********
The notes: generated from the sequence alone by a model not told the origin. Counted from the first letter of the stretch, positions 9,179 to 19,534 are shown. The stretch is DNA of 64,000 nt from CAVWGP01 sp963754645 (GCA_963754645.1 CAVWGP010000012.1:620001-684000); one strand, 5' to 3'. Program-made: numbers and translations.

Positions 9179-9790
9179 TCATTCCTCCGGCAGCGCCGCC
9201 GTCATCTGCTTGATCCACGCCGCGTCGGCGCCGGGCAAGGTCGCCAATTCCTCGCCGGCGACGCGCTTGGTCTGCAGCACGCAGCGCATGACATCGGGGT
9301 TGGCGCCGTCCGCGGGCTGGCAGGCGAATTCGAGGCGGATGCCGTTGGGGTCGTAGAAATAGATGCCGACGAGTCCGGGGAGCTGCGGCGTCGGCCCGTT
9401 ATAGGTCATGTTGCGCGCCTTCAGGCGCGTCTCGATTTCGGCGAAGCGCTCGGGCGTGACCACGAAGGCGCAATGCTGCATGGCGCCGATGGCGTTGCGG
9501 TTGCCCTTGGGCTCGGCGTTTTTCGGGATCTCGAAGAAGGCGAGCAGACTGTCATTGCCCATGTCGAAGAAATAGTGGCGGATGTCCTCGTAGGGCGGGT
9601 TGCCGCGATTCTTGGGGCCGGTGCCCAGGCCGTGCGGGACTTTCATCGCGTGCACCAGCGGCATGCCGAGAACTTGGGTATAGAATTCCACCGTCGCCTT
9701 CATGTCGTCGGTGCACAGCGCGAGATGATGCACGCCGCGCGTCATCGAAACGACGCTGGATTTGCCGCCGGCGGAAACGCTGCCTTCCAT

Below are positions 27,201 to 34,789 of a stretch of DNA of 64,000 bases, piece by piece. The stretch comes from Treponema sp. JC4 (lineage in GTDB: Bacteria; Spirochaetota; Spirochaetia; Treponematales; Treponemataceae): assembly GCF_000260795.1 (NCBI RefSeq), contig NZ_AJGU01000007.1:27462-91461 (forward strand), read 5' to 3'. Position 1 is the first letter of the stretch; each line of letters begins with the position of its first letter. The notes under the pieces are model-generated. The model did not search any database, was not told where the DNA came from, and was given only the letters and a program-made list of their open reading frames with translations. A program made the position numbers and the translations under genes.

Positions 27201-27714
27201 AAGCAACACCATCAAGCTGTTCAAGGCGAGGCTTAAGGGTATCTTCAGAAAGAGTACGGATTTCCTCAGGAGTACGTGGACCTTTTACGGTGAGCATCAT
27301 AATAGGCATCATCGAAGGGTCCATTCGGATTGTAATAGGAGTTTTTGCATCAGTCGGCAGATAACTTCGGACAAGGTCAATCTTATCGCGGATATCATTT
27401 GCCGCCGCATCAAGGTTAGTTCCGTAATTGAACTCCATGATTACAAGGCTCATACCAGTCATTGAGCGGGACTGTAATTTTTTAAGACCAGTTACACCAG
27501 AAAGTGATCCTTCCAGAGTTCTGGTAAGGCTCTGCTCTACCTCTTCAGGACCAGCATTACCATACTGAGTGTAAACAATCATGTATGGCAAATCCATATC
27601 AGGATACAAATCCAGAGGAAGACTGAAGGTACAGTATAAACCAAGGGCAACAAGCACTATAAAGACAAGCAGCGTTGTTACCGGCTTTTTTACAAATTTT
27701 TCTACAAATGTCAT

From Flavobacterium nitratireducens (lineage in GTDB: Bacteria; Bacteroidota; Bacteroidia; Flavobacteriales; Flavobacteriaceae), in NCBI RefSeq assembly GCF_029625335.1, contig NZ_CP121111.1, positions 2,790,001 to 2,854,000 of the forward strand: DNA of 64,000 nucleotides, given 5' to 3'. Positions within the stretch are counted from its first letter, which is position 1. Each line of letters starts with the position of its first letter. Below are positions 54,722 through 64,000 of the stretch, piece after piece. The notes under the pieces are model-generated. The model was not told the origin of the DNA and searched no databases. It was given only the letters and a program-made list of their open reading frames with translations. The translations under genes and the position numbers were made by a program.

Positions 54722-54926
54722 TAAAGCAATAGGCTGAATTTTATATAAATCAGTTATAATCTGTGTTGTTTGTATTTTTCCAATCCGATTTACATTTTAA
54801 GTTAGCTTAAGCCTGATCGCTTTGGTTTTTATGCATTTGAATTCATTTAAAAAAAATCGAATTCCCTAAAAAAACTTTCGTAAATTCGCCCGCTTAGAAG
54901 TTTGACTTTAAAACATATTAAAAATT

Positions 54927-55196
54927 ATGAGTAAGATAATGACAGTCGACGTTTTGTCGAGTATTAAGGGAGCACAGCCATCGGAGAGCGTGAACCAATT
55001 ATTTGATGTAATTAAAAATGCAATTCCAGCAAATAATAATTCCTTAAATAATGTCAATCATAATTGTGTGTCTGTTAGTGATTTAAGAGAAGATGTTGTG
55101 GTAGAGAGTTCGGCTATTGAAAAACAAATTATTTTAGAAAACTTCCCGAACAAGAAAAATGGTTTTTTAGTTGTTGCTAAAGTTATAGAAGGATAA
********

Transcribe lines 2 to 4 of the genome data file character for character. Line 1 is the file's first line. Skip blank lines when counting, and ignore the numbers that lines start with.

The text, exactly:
Positions 9179-9790
9179 TCATTCCTCCGGCAGCGCCGCC
9201 GTCATCTGCTTGATCCACGCCGCGTCGGCGCCGGGCAAGGTCGCCAATTCCTCGCCGGCGACGCGCTTGGTCTGCAGCACGCAGCGCATGACATCGGGGT